The European Bank Recovery and Resolution Directive: a market assessment

Livia Pancotto, Owain ap Gwilym, Jonathan Williams

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This paper provides evidence of the impact of the new European bank resolution regime on the sovereign-bank nexus. The implementation of the Bank Recovery and Resolution Directive (BRRD) is considered as an exogenous shock which provides the setting for a natural experiment. This investigation tests the financial markets’ perception of the effectiveness of the new rules in weakening the tight interconnectedness between sovereign and bank risk. A Difference-in-Differences (DiD) approach is adopted, building evidence from the Credit Default Swap (CDS) market for banks and nonfinancial corporates over the period 2011-18. The main findings do not indicate a significant weakening in the interaction between bank and sovereign CDS spreads, compared to the corresponding evidence for the non-financial corporate sector. An overall narrowing of the gap between bank and sovereign risk occurs, which initially implies a lack of credibility of the BRRD in financial markets. However, substantial cross-country variations are identified, particularly for Italy and non-euro area countries. These insights make a significant contribution to the policy debate on effective regulation of the sovereign-bank nexus, in the light of recent developments in the EU postcrisis reform agenda.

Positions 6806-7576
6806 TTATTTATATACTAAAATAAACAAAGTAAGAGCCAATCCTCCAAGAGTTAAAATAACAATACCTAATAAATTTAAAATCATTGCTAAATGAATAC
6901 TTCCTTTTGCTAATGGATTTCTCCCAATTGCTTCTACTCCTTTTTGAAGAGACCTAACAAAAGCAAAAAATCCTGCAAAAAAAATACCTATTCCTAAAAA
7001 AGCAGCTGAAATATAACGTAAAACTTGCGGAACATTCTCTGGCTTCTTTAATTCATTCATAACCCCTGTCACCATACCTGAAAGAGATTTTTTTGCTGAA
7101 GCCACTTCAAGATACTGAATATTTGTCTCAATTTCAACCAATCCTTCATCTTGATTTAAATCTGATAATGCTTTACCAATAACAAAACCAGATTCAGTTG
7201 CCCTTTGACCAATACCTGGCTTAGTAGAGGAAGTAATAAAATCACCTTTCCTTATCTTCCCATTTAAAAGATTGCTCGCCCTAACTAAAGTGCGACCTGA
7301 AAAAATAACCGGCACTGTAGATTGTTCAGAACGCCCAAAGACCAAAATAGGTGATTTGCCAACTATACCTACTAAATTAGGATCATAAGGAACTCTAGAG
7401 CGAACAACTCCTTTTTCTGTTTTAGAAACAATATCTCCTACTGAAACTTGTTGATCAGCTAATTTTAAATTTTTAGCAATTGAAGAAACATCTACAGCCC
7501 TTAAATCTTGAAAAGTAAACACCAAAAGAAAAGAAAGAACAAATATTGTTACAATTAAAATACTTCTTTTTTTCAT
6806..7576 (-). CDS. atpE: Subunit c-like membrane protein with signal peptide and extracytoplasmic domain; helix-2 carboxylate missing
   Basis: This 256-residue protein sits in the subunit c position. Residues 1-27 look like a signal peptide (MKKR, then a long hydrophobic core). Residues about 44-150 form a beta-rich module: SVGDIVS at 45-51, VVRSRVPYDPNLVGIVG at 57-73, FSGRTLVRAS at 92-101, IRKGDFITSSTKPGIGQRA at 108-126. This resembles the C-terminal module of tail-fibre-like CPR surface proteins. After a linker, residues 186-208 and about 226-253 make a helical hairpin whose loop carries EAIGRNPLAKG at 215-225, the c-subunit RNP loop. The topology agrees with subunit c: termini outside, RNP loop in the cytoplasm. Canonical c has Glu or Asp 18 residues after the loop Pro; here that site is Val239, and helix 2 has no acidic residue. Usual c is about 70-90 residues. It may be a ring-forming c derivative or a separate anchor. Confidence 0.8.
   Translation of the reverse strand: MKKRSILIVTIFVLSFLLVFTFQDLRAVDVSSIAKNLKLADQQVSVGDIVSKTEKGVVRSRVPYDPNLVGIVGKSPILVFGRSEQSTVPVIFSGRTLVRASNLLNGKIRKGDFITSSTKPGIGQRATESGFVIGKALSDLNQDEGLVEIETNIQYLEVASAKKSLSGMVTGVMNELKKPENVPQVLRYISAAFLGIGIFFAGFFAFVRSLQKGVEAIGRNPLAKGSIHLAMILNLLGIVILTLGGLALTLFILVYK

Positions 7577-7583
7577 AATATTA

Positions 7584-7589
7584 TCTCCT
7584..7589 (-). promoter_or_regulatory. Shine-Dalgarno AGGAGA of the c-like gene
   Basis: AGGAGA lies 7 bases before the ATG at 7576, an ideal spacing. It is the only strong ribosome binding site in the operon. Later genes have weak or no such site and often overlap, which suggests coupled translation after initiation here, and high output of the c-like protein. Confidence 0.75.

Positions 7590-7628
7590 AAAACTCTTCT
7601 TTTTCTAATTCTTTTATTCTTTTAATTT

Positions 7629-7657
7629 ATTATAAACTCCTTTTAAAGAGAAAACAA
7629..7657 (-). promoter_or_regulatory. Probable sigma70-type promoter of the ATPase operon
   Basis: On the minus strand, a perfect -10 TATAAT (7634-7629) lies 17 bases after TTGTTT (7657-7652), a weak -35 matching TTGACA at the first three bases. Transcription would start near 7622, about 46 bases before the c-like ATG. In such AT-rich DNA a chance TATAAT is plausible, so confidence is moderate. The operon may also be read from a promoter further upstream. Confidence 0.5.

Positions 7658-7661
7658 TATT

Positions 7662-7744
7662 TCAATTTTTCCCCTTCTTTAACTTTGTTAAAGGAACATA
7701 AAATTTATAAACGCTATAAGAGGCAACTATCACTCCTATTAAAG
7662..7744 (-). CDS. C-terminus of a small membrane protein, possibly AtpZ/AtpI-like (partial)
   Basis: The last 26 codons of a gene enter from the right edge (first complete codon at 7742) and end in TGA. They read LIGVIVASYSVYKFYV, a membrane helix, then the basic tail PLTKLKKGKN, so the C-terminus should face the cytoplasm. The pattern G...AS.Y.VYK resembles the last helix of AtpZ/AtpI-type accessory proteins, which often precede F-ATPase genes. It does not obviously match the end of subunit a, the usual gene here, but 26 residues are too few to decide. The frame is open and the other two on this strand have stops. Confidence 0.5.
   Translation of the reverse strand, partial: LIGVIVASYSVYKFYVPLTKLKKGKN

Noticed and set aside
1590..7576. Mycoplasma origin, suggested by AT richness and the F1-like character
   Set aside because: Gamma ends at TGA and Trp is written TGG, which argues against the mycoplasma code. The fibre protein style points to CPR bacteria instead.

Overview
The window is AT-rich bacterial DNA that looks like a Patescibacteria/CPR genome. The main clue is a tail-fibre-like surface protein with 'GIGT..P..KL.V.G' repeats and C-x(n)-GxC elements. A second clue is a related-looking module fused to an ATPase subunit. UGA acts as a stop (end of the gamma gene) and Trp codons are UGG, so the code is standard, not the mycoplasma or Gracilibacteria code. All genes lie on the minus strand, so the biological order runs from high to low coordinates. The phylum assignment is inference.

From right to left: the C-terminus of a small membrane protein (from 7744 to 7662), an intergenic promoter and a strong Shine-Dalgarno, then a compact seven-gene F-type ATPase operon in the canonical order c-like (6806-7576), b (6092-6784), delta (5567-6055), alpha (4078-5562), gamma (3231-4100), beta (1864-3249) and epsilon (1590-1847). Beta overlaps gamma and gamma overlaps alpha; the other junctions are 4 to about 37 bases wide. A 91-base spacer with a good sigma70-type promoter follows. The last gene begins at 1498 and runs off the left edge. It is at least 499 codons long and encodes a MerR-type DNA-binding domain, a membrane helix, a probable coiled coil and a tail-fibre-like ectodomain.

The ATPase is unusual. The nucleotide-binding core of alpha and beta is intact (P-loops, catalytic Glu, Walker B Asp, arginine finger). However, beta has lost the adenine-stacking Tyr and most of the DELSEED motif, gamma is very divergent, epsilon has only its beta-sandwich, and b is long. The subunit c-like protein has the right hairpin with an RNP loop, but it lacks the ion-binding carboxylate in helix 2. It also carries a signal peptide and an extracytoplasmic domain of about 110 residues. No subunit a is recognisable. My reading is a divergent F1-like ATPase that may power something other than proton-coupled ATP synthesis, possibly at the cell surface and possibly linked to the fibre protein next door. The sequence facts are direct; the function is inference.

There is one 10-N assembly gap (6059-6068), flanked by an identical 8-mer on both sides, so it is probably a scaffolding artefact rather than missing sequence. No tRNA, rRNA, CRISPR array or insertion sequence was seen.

Original languageEnglish
Article number100689
Number of pages16
JournalJournal of Financial Stability
Early online date27 Jul 2019
Publication statusPublished - 31 Oct 2019


  • BRRD
  • sovereign-bank nexus
  • CDS

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